Ultrafast Time Domain Spectroscopy

Ultrafast time domain spectroscopy is a technique for monitoring sample activity on picosecond to nanosecond timescales. The sample is excited using a pulse of light, and its subsequent photo-excited dynamics are monitored via a second pulse that has been delayed by adjusting the length of its journey to the sample. The delay can be scanned with femtosecond precision and using multiple pulses and several time delays the sample dynamics can be monitored with respect to time after the arrival of the excitation pulse.

The sample response is often analysed in terms of reflectivity, transmission or other electro-optic phenomena. Ultrafast time-domain spectroscopy is used to evaluate carrier relaxation, lattice vibrations, and other collective dynamic phenomena (polaritons, plasmons, superconductivity, phase transitions etc) in solids, semiconductors and gases. Typical experimental realisations include: Terahertz (THz) time domain spectroscopy, ultrafast pump probe spectroscopy, semiconductor and wafer inspection based on picosecond ultrasound, time resolved photoelectron spectroscopy and rapid scanning optical coherence tomography.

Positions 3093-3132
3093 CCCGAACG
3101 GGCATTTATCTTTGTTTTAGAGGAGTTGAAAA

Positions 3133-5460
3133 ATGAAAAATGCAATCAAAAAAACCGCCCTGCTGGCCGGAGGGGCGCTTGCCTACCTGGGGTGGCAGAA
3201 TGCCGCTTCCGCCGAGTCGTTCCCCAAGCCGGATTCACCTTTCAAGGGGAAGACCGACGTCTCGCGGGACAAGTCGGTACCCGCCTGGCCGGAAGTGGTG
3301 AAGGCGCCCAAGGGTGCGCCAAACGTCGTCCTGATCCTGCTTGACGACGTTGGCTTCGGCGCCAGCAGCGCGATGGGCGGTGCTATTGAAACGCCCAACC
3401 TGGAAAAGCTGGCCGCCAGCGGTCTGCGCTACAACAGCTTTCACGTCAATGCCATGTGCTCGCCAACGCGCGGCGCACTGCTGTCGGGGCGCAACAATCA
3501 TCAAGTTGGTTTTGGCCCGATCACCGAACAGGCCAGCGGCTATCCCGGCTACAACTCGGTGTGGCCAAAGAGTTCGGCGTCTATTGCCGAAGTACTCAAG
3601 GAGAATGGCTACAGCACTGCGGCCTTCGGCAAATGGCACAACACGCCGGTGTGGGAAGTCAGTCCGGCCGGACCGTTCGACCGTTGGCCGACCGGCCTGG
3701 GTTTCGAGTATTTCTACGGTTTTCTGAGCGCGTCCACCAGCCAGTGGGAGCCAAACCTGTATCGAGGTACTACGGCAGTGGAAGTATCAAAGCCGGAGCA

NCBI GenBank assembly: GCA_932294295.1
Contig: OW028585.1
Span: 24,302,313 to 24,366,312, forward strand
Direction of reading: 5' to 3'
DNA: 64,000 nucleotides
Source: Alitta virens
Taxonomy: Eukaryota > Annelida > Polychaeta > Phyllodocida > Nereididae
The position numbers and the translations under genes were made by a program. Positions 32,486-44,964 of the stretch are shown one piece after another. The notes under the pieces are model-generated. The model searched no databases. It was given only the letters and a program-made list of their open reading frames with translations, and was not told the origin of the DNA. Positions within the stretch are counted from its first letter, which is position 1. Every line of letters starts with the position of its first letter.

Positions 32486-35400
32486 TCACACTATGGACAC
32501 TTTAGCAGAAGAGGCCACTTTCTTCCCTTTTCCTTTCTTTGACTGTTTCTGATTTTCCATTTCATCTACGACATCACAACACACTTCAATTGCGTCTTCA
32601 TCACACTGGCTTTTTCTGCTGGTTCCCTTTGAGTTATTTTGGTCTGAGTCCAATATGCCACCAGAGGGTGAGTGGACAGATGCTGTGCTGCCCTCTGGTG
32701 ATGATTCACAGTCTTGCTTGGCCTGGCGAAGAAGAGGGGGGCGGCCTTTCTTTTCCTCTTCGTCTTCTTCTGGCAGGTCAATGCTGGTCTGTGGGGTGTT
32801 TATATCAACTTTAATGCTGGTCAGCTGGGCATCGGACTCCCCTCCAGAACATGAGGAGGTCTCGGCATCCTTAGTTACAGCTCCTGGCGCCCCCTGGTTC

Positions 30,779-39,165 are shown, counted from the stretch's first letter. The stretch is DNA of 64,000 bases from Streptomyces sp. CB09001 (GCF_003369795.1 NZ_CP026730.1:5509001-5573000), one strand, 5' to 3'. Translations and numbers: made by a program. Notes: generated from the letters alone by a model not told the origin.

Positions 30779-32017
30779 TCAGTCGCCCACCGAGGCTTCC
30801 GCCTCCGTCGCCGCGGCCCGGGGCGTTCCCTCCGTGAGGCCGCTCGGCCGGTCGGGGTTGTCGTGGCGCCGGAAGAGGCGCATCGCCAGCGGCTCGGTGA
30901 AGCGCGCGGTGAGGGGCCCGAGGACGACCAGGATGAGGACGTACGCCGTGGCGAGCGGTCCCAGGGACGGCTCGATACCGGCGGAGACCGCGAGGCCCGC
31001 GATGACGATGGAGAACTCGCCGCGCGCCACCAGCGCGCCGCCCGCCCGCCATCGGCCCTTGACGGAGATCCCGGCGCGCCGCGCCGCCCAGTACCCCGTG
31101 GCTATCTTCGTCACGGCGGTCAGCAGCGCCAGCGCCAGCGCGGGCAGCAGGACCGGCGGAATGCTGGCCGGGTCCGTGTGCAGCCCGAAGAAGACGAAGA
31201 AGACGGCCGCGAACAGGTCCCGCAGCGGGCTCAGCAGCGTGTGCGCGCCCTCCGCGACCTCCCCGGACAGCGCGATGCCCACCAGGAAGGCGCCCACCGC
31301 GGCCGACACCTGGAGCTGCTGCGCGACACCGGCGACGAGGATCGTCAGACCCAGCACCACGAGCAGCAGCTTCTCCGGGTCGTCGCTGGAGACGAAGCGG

A particularly attractive method for ultrafast time domain spectroscopy pioneered by Laser Quantum is asynchronous optical sampling. Rather than the conventional approach of using a mechanical delay stage, two offset-locked femtosecond lasers are used to rapidly scan the delay between pump and probe pulses. High-speed ASOPS out-performs classical approaches by orders of magnitude in measurement speed and noise performance.

  • taccor - Turn-key femtosecond laser with 1GHz repetition rate
  • TL-1000 - Ultrafast pulse repetition timing unit
  • HASSP-THz - Fully configured THz transmission spectrometer

Available Products